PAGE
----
Review: Conan the Barbarian # 8

By | September 13th, 2012
Posted in Reviews | % Comments

This book has been garnering a ton of praise, and not all of it from contributors for this website. Yes many of us are unabashed Brian Wood fans, but that is because he writes fantastic comics. With preferred partner-in-crime Becky Cloonan by his side, “Conan the Barbarian” has been an epic saga so far. There is, however, one small caveat for this issue, which is Becky Cloonan didn’t actually handle the art duties. This is unfortunate, because Wood and Cloonan work so wonderfully together. This disappointment aside, the overall enjoyment of this issue is barely affected.

Written by Brian Wood
Illustrated by Vasilis Lolos

At home in Cimmeria, Conan feels a confidence he hasn’t experienced in some time. However, Bêlit is unsure of herself among Conan’s family and clan in this strange, frozen land, a dangerous variable as the two face not only the impostor Conan, but also his vicious army!

* Conan and Bêlit in Cimmeria!

* New artist Vasilis Lolos

The plot of this issue is simple enough. Conan and Bêlit have traveled to Cimmeria, only to learn that a Conan imposter is running around, raping houses and burning women. Or is that the other way around? Never mind. The point is, everyone who has known Conan for about two seconds knows that he is not going to take this situation laying down. True to form, Conan exclaims something along the lines of, “By Crom! Son of a bitch must pay!” The real story here is the relationship between Bêlit and Conan, and how the harsh land of Cimmeria causes their dynamic to shift. Bêlit is clearly out of here element in the North, where no one respects her and the land threatens to break her. This is a drastic shift away from the Bêlit of the Black Coast, who was mysterious, powerful, and respected. In Cimmeria, she seems meek, diminished and carries no more respect than a good farm animal. Returning home has changed Conan as well. His care-free lust for life on the high seas is now far away, and Conan has become as cold and harsh as the land that birthed him. Each of the main characters know that this journey will drive them apart, and only partially because Bêlit just cannot keep up. This type of character study may seem out of place for a Conan book, but it is a type of writing Wood excels at. The most impressive aspect of this issue is that very little of this character development actually occurs through dialogue. Most all of the changes in the characters dispositions are expressed through their body language and the way in which each interact with the environment.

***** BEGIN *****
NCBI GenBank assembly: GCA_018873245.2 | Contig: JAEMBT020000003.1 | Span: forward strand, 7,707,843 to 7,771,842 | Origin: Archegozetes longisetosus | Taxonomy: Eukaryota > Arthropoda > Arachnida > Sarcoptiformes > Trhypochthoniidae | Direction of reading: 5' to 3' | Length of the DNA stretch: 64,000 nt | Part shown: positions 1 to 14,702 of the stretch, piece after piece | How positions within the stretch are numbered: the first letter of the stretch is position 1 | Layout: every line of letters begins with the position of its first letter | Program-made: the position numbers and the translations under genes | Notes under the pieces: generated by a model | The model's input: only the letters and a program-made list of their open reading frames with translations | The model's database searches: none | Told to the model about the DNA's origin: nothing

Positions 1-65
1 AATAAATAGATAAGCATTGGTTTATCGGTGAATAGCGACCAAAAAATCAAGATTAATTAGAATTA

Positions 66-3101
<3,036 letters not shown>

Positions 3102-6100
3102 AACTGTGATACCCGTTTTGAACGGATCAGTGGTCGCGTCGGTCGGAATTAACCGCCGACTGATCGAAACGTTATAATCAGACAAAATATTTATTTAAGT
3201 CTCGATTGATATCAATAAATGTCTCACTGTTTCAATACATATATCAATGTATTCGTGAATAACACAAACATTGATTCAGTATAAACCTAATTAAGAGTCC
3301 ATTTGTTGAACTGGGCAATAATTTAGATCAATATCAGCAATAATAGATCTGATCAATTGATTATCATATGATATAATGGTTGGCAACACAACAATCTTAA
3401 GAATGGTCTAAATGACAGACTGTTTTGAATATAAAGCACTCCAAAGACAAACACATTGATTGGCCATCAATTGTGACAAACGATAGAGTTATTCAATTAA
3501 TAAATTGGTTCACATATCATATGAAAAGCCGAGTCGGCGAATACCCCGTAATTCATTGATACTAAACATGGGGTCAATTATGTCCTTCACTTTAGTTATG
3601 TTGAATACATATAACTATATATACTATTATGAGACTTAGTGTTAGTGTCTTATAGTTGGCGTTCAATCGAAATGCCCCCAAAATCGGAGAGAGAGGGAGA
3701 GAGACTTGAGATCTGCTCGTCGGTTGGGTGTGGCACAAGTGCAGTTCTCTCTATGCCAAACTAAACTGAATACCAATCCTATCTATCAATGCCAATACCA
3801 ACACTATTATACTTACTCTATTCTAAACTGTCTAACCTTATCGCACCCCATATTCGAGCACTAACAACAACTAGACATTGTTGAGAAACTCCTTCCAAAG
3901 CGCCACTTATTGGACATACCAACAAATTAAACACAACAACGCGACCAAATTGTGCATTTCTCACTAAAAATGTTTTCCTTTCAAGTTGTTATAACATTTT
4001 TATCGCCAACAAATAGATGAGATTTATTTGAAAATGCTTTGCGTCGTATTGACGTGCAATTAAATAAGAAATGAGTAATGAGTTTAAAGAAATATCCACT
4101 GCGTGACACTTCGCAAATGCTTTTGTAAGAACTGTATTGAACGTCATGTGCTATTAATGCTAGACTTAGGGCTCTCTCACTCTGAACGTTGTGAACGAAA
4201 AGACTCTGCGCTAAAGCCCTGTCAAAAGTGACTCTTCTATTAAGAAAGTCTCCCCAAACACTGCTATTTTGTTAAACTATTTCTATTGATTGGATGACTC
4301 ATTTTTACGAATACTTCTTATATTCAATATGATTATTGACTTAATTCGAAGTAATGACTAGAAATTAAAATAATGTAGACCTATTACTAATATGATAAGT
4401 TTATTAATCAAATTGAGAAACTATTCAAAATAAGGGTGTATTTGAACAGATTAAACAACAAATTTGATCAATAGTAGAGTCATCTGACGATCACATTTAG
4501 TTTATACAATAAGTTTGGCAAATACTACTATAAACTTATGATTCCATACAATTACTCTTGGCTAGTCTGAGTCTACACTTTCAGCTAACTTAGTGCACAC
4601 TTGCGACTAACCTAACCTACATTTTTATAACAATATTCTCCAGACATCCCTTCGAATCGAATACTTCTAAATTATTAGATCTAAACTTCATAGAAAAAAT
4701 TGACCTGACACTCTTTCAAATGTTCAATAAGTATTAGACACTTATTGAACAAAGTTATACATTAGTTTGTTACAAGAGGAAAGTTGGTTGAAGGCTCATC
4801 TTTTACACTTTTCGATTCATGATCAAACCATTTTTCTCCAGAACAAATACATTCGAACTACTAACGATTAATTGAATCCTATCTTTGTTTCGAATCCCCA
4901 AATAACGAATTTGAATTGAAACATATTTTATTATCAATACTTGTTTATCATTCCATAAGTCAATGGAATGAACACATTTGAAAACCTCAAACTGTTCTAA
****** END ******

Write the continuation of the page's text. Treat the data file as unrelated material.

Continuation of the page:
There are very few comic writers out there whose prose flows and possesses the same poetic quality of Brian Wood. One is Neil Gaiman, and the other is perhaps James Robinson. If you are fans of either of these veterans, you can probably agree this is some pretty high praise. Both of these writers are older, more well known, and combined, four times as British. Wood is just that good. Wood also doesn’t just rely on the strength of the words you read either; The way in which Wood can step back and let the artist convey the story visually, sometimes with barely a caption or dialogue for several pages, this lets you know that there is strength and craft to the words you never read as well.

The art in this book is a mixed bag. It would be a lie to say there wasn’t an automatic negative reaction when it was discovered Becky Cloonan wasn’t illustrating this issue. Instead, we get excellent visual storytelling, beautiful sweeping backgrounds, and some really strange looking characters. Vasilis Lolos can pace and frame a story beautifully, no question, and there is a beautiful element to his art that looks like Japanese woodcuts. However, the downside to his art in this issue is also that it looks like Japanese woodcuts. The backgrounds are amazing, and feel like meticulously labored over backdrops for a theatrical production. However, this quality doesn’t translate over to the characters, in particular their faces. Everyone looks like they are wearing eyeliner, with too big manga-esque eyes. Everyone’s face looks far too elongated. Specifically, Conan just doesn’t look like Conan. All of the eponymous barbarians features are far too soft. There is no power or harshness to his face or figure, which is very much a defining characteristic of the character. All in all, Conan resembles more of a bored samurai than, with no ability to emote. This look is probably perfect for some other book, but definitely not Conan.

The final count for this book goes something like this. This issue continues what is so far an excellent run by Brian Wood. The writing is top notch, which is to be expected. Vasilis Lolos can pace a story well, and frame everything against gorgeous backdrops, but isn’t the right fit for a Conan story. That said, don’t let one or two gripes about the art stop you from enjoying this book, because there should be some excellent payoff down the road.

Final Verdict: 8.2 – Let it keep pillaging your wallet.

Matthew Boren

Lover. Poet. Former educator. Now that he is here, he cannot be stopped. Matt's love affair with comics started with the Batman and X-Men animated series in the 90's and shows no sign of stopping. When not writing for Multiversity Comics, he enjoys Warhammer 40K, roleplaying games, reading just about anything, and cooking. Matt lives in San Antonio with his girlfriend and cat.